These little people God has given us? I remind myself often that they are an inheritance from Him. They truly are. And each one of them is beautiful and refining for us in their own ways. Our third little buddy is as sweet as can be. He loves deeply for a baby his age–his affection, both tangible and endless, is sustenance for me in the daily. In the same, he is incredibly attached at all hours. I believe completely in giving him everything he requires, in building his level of security, in nurturing his growth and development as he makes his needs known. He’s faced health challenges these past few months that have caused me to focus even more carefully on him, even as I so deeply desire to spread myself evenly as a mom. It’s not always possible, so I’m learning every single day to depend more and more on God’s grace and covering to get us through.
Parenting begs me to be selfless, while I battle back moments of selfishness all of the time. In the noise and the needs stacking up and the lives around me desiring everything I can give, I’m practicing an art I may never master, but God is faithful to keep refining anyway.
I never thought I’d be the type of parent to spend all of my time with our children, but these days, I do. I’m in a place of acknowledging that this is probably too much for me, knowing that I need to find ways to rediscover myself even as I pour into our family as best I can.
Stepping away, I can see the mom I’m trying to be. It’s easy to be hard on myself for every misstep, until I remember that I’m not the one who fills the gaps. I can’t be. God waits and invites and holds space for me when I probably don’t see it; sometimes in my exhaustion I forget to look.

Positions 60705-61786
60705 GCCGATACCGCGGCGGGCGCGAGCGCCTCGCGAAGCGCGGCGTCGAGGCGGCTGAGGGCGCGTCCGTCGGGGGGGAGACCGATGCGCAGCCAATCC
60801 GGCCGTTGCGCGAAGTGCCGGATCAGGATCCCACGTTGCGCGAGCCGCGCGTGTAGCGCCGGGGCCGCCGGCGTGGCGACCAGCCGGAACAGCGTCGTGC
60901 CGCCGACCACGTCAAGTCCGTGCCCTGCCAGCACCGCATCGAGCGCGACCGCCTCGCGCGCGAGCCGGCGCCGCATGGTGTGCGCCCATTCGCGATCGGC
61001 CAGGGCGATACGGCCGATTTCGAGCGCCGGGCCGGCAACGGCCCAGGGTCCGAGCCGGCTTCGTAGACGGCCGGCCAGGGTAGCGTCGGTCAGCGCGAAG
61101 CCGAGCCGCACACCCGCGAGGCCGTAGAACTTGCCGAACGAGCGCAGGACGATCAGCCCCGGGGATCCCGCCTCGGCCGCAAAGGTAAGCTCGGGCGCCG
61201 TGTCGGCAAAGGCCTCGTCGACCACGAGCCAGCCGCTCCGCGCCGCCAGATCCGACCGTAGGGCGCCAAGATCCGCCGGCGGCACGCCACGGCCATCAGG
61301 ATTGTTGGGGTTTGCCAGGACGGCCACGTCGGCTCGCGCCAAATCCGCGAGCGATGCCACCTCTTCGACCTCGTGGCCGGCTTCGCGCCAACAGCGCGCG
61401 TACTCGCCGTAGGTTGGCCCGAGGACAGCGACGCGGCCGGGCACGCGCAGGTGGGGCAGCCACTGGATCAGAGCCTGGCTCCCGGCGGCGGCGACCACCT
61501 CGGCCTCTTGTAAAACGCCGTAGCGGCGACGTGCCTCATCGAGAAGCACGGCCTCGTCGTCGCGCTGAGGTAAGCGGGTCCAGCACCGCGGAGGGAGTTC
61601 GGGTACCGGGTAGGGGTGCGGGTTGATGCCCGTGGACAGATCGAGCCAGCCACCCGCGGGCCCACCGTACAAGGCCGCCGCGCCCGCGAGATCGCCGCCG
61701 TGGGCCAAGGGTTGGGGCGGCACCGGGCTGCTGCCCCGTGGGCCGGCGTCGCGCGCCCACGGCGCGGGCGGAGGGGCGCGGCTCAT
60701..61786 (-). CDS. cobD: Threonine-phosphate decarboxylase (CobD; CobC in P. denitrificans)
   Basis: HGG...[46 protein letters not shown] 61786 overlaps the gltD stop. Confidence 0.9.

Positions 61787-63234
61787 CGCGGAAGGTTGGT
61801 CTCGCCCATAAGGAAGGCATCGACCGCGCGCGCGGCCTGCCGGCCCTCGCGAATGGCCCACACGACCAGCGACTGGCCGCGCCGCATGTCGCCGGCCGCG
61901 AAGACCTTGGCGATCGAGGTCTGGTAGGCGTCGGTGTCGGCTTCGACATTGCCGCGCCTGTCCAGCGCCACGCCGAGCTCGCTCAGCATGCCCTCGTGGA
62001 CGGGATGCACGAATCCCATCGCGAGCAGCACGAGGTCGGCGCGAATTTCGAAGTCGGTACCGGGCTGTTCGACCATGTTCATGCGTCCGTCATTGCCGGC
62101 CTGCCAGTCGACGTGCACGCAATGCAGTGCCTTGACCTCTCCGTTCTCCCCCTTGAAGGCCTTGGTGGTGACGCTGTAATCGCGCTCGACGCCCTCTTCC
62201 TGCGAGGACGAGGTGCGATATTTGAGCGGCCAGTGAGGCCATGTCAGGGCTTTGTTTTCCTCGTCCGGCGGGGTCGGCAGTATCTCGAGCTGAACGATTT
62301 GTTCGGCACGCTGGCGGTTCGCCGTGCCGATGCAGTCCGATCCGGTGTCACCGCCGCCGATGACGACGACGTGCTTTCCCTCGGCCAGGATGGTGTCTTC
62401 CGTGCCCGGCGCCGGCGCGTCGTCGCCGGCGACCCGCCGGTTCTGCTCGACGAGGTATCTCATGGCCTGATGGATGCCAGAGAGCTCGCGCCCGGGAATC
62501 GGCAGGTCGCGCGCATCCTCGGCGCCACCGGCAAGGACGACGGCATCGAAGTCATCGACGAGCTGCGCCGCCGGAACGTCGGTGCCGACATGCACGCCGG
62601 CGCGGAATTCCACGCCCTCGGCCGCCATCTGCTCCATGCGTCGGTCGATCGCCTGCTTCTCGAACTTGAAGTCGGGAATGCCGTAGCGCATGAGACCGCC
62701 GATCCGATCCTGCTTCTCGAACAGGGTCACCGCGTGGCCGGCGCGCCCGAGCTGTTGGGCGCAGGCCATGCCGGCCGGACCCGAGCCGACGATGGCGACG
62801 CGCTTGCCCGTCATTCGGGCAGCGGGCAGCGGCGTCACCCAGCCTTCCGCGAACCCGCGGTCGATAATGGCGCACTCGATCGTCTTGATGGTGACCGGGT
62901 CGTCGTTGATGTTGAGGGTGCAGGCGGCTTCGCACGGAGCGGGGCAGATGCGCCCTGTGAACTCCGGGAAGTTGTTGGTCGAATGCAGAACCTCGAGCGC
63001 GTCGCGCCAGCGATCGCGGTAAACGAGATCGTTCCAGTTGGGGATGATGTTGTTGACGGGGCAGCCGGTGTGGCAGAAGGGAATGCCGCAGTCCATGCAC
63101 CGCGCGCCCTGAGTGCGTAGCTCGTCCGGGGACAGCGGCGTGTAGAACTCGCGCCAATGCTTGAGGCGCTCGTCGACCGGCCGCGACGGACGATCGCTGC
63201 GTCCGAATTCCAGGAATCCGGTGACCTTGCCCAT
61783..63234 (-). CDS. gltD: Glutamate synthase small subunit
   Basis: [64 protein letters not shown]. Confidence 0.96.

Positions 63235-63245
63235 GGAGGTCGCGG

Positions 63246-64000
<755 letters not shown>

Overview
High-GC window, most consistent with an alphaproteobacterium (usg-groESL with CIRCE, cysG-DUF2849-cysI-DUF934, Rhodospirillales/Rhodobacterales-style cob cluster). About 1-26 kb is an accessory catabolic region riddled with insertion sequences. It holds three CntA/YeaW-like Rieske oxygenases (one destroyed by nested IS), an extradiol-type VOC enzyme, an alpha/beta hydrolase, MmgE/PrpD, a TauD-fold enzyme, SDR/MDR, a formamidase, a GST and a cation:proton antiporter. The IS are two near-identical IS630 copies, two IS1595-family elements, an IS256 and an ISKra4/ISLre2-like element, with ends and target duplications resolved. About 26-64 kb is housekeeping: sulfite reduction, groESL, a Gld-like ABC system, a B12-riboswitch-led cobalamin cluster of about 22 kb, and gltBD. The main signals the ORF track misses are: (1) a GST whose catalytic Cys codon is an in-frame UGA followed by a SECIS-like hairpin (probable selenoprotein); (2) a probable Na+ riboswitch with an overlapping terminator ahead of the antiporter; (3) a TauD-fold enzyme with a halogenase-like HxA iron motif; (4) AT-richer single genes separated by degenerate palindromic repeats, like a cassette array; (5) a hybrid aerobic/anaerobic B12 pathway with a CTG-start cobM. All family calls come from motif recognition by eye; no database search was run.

Sitting here, I can look back see that young bride, too. The couple God started out ten years ago as we pledged to be two of three strands in a cord that’s not easily broken. Two strands on our own would have fallen apart a long time ago, but God stands faithfully as the third strand in a braid that’s stronger than we ever knew it could be. I have a feeling that as the tension has pulled tighter over time, we’ve grown tighter, too. Even when we fall asleep before the chance to dream. Even when the noise is so busy around us that we forget what it was like to be new at this life together.
Ten years. Three babies (and one we never knew). One cozy house. So many travels. Adventures in the good and the hard. So many cups of coffee. So many rainy Saturdays.
God isn’t done here, and that’s always where I hang my hat. Someday there might be time for more self-discovery, more tangible contributions by way of writing or doula work or building into others outside of our four walls. For now, three little babes call me their mama and look to me at every hour to be just that. Today I’m praying that I can rest in God as they rest in me, and that I can look like Christ to my people, even when it’s noisy and hard.
almost to the bottom of my mug, but never empty,